Australia beats India by 9 wickets with 31 balls to spare in one-sided Super Eights contest
Shane Watson and David Warner are easily the most explosive opening pair in limited-overs international cricket. They complement each other beautifully, one right-handed and the other left-handed, with both of muscling the cricket ball a long, long way.
At the R Premadasa Stadium on Friday night, both made half-centuries and showed exactly why they are so feared by opposition attacks across the world, launching a fearsome onslaught that knocked the stuffing out of India.
India had packed its line-up with three specialist spinners – the major component of a five-pronged attack, with Virender Sehwag again warming the bench – but they were all smashed out of the equation as Watson and Warner defied all predictions to fashion a ridiculously easy victory for Australia in its opening Group 2 Super Eights clash at the ICC World Twenty20.
The spinners dominated Friday’s opening match between Pakistan and South Africa, and while India wouldn’t have been entirely happy with its middling tally of 140 for 7, it must have thought it was in with a chance of making a match of it. Watson and Warner destroyed that belief with a blistering assault, fours and sixes flying with astonishing regularity to the delight of a large gathering that was decidedly pro-Australia.
In a sustained burst of aggression that only ended with Watson’s dismissal, eight short of victory, Australia made this a no-contest, romping to a nine-wicket victory with a massive 5.1 overs in the bag. It was comprehensive, spectacular and achieved with a clinical professionalism and ruthlessness that doesn’t bode well for the rest of the field.
By the time Watson was dismissed, 133 had been realised in 81 deliveries. Glenn Maxwell came out to help Warner complete the formalities, as Australia hurtled to 141 for 1 in just 14.5 overs.
India will point to a seven-minute interruption due to rain in the first over of the Australian chase as one of the main reasons for the ineffectiveness of R Ashwin, Harbhajan Singh and Piyush Chawla. It’s not an argument without merit, because a wet ball did make it hard for the spinners to grip it properly, leave alone impart considerable spin. But that was only half the story.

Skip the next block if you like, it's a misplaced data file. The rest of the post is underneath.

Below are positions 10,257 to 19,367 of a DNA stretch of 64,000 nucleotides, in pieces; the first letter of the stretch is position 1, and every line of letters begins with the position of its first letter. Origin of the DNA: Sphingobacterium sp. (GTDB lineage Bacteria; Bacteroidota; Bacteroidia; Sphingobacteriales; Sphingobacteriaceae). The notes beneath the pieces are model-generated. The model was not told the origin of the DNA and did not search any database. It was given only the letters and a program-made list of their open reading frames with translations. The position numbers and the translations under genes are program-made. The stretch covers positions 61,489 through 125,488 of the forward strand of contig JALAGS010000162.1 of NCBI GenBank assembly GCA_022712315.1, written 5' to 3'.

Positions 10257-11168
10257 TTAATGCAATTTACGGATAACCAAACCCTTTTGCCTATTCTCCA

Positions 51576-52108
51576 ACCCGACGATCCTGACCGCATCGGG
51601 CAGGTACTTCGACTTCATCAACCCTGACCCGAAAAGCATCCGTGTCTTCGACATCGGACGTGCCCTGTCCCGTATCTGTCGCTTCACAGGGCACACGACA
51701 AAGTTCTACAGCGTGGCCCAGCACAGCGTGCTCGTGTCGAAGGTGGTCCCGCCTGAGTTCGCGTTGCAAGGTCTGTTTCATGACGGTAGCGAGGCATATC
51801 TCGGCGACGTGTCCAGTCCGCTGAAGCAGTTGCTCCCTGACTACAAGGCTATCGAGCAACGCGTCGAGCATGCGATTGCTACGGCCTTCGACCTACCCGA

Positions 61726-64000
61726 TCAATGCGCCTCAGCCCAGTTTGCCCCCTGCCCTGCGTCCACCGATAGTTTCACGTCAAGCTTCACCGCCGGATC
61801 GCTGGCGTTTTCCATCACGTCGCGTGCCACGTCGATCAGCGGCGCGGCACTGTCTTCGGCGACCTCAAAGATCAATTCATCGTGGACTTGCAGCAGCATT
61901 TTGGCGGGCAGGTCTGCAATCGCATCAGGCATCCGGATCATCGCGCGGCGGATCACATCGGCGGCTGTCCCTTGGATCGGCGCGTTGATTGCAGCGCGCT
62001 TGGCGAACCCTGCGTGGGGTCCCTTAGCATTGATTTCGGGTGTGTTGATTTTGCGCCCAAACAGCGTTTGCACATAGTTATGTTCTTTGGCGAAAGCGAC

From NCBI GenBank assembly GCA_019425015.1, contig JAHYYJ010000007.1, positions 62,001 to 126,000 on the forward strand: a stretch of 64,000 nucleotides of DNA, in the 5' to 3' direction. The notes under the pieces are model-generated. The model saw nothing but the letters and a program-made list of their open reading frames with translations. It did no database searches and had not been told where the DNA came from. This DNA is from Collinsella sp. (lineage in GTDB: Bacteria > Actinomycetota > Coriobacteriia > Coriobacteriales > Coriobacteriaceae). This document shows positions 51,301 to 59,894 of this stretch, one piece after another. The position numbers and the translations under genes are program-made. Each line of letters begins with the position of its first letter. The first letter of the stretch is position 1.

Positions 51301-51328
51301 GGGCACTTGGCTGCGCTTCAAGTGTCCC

Warner was the early aggressor, latching on to Ashwin both before and after the stoppage, but once Watson flexed his muscles, even Warner had to take a back seat. Coming off two man of the match award-winning performances in his previous two games, Watson was determined to show that even had the boundaries been pushed 20 yards back, he would have cleared them comfortably.
The run-fest actually got underway in the fifth over, as Ashwin went for two sixes and 16 runs in his third over. It led to an amazing sequence of sixes as Watson set about Chawla and Irfan Pathan, and Warner turned his attention to Harbhajan.
Harbhajan and Chawla, who looked so potent against England, suddenly had no answers. Watson’s strength and Warner’s aggression were simply too much for them, as India keeled over without a fight and subsided to its seventh successive Super Eights defeat in ICC World Twenty20 competitions.
Beyond the toss, which Mahendra Singh Dhoni must have believed was a crucial one and a promising start, very little went right for India. Gautam Gambhir looked in excellent touch before being run out as Pat Cummins side-kicked the ball on to the stumps, Virat Kohli again began fluently and Pathan was gradually warming to his role as opener.
Australia was under fire for the first seven overs that produced 56, though it continued to persist with its short-of-length barrage that didn’t really trouble India’s batsmen, but still yielded rich dividend. Kohli was the first to perish to the pull, top-edging Watson for Daniel Christian to cling on to an excellent catch running back and to his right from mid-off. It ended a promising stand of 35 – which in the end was the highest of the innings – and set the cat among the pigeons as India’s middle order imploded.
Contrary to expectations, it wasn’t spin that did the trick. All the six Indian wickets that fell went to the pace bowlers. Yuvraj Singh was the second of the top four to perish to the short ball. Pathan tamely drove Watson, again the man of the match, to mid-wicket and Rohit Sharma was undone by one from Mitchell Starc that shaped in and stayed down a touch.
At 74 for 5, India was in grave danger of being embarrassed, but Dhoni steadied the innings in Suresh Raina’s company. Ashwin played a brilliant cameo towards the end. By then, though, plenty of damage had already been done and India never found any acceleration worth the name despite the first five overs having brought 42.
It was a competent bowling performance by Australia, but all that was forgotten once the Watson-Warner show got underway. Australia is here, and thirsting for a fight, its short visit to the UAE for a draining limited-overs series having toughened it. Next up is South Africa, which is in a must-win situation, on Sunday afternoon. No prizes for guessing which team will be favourite then.